Plaintiff? was ?employed ?as ?a? security guard.? ?While employed by Franciscan? Health System (FHS), he suffered a stroke that impaired his nondominant arm. ?FHS determined he could not ?perform ?the ?essential ?functions ?of? his ?job with or without accommodation, refused his requested accommodation, and terminated his employment.? ?Plaintiff brought multiple causes of action in state court, including employment discrimination on the basis of race and disability in violation of federal law and the WLAD. ?The employer removed the case to federal court, and then? moved? to? dismiss? several? of ?plaintiff?s claims including his claims under the WLAD. ?In particular, the defendant? argued? that plaintiff?s claims ?under ?the? WLAD ?were? foreclosed ?by virtue of the exemption for religious non-profit corporations contained in RCW 49.60.040(11). The plaintiff challenged the constitutionality of the exemption pursuant to state and federal law and the federal court certified the state constitutional question to the Washington State Supreme Court. ?The certified question addressed the constitutionality of the exemptions for religious nonprofit corporations pursuant to Art. I, Section 11 and Art. I, Section 12 of the Washington Constitution.

The Court filed three separate opinions. The first opinion, designated as the lead opinion, was authored by Justice Charles Johnson, in which Justices Madsen, Owens, and James Johnson joined. ?A second opinion, designated as the dissenting opinion, was authored by Justice Stephens, in which Justices Gonzales, Fairhurst, and Gordon-McCloud joined.?? A third opinion, designated as concurring in part and dissenting, was authored by Justice Wiggins.? ?The opinion by Justice Wiggins is actually the controlling opinion.? ?See Marks v. United States, 430 U.S. 188, ?193 ?(1977) ?(?When ?a ?fragmented ?Court decides a case and no single rationale explaining the result enjoys the assent of five Justices, ?the holding ?of ?the ?Court ?may? be ?viewed ?as ?that position taken by those Members who concurred in the judgments on the narrowest grounds . . . .??). Justice Wiggins concurred with the lead opinion?s ?conclusion ?that ?the? statute? was ?not facially?? unconstitutional,? ?but? ?agreed? ?with? ?the dissent that it was unconstitutional as applied to Plaintiff.?????? Justice? ?Wiggins? ?reformulated? ?the certified question to read: ?If not [facially unconstitutional], ?is ?Wash. ?Rev. ?Code ?section 49.60.040(11)’s exemption unconstitutional as applied to an employee of a religious non-profit organization whose job description and responsibilities? ?are? ?wholly?? unrelated? ?to? ?any religious practice or activity??? ?Justice Wiggins concluded that the exemption ?is constitutionally applied in cases in which the job description and responsibilities include duties that are religious or sectarian in nature.?? ?Otherwise, applying strict scrutiny, the exemption is unconstitutional as applied under Art. I., Section 12.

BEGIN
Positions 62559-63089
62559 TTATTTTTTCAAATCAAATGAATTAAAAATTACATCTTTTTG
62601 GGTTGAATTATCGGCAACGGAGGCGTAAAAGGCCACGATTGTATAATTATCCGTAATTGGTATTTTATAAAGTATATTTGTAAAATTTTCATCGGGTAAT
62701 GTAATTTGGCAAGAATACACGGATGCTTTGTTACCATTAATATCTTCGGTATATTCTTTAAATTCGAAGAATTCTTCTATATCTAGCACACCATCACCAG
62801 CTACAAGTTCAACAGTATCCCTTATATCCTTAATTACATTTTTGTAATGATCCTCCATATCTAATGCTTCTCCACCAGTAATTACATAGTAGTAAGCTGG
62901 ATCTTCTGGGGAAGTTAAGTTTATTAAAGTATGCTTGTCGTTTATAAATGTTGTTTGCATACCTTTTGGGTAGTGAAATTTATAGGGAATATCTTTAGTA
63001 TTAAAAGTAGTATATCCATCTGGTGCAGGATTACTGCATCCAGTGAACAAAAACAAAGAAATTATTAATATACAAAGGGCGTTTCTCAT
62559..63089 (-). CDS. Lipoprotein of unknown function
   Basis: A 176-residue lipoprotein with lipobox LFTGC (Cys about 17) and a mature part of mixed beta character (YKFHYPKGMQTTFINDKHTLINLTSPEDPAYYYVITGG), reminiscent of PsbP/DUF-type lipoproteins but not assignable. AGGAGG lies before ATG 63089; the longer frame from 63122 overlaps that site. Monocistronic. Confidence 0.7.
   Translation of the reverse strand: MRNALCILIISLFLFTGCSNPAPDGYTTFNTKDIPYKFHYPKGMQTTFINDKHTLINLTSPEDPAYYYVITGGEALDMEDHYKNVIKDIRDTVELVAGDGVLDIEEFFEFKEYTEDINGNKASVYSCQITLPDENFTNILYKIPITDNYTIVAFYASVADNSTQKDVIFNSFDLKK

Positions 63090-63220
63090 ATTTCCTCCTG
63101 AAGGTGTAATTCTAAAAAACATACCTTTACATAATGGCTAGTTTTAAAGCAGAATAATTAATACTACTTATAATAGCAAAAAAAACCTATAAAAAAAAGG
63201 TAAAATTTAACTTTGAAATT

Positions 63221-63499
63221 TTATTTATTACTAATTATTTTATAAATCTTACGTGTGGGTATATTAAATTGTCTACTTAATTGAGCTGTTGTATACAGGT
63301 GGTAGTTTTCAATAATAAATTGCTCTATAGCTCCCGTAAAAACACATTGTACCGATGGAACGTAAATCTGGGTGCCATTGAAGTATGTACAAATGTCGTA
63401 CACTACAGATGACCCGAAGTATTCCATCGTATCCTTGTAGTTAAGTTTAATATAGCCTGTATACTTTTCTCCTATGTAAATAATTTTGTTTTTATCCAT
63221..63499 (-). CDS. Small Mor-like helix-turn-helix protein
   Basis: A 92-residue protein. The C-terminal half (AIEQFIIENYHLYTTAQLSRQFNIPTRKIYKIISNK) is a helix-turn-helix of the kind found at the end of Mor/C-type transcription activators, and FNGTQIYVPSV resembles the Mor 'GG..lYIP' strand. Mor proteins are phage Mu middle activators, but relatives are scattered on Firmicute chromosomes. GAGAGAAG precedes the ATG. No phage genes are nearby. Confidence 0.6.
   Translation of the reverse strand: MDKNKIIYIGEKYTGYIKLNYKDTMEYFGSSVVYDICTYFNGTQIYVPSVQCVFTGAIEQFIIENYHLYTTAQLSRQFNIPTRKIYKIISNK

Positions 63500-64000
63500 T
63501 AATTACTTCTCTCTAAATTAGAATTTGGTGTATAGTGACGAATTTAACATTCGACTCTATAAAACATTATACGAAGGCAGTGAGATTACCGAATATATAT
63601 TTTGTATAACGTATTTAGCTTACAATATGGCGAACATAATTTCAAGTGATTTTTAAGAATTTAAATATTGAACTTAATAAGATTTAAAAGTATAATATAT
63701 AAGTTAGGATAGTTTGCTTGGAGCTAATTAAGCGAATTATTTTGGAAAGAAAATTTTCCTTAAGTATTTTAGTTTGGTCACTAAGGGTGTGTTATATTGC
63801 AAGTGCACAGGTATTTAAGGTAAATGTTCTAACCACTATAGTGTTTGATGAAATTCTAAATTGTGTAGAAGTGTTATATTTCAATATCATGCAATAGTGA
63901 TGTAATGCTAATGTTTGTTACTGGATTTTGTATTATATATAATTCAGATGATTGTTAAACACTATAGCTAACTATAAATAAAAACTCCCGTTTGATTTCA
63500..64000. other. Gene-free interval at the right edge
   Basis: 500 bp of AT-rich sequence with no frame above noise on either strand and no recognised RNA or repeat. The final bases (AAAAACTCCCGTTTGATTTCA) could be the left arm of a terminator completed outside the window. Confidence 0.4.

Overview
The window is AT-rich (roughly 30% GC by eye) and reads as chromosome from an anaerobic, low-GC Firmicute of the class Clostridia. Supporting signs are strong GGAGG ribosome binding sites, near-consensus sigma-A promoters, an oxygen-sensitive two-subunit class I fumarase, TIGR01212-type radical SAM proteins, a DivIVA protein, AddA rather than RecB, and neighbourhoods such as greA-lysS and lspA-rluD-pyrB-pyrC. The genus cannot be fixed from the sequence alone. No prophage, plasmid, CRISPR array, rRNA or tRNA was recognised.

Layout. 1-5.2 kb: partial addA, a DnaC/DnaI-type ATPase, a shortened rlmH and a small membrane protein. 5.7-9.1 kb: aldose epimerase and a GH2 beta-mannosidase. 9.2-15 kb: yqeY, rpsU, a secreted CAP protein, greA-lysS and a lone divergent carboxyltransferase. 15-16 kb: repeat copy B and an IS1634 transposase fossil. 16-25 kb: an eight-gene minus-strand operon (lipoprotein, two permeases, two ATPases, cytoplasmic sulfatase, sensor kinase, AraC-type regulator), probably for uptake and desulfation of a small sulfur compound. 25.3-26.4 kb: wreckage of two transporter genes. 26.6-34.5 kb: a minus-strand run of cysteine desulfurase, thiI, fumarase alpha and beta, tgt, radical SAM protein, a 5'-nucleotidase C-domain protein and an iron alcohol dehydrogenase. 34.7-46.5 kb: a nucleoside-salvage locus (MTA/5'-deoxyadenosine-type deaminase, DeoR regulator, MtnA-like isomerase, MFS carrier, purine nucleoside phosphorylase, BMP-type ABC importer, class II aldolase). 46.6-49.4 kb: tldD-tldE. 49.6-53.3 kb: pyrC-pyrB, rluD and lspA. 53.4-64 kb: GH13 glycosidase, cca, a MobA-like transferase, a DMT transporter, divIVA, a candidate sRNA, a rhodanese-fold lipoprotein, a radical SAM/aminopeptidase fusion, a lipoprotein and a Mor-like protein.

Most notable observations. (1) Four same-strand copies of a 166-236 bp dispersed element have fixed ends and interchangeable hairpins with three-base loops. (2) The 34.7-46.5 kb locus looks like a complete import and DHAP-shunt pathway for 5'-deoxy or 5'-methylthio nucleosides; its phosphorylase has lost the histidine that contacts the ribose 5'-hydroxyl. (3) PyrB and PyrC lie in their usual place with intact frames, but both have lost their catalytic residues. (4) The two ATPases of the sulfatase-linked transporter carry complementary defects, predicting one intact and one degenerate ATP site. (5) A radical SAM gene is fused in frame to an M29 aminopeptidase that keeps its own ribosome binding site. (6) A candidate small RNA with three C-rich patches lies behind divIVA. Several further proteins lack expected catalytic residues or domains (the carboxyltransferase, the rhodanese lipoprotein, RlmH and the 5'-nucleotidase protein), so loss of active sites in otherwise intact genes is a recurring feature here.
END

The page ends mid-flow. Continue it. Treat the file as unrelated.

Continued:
But ?the ?exemption ?is? reasonable only to the extent that it relates to employees? whose ?job responsibilities relate to the organization’s religious practices. When the exemption is applied to a person whose job qualifications and responsibilities are unrelated to religion, there is no reasonable ground for distinguishing between a religious organization and a purely secular organization. Therefore, I agree with the dissent that the exemption is invalid when applied to an employee like Ockletree, assuming? that ?there ?is ?no relationship between his duties and religion or religious practices. WELA wrote an amicus brief by Jeffrey Needle and Jesse Wing.

Ockletree v. Franciscan Health System,— Wn.2d— 317 P.3d 1009 (2/6/14).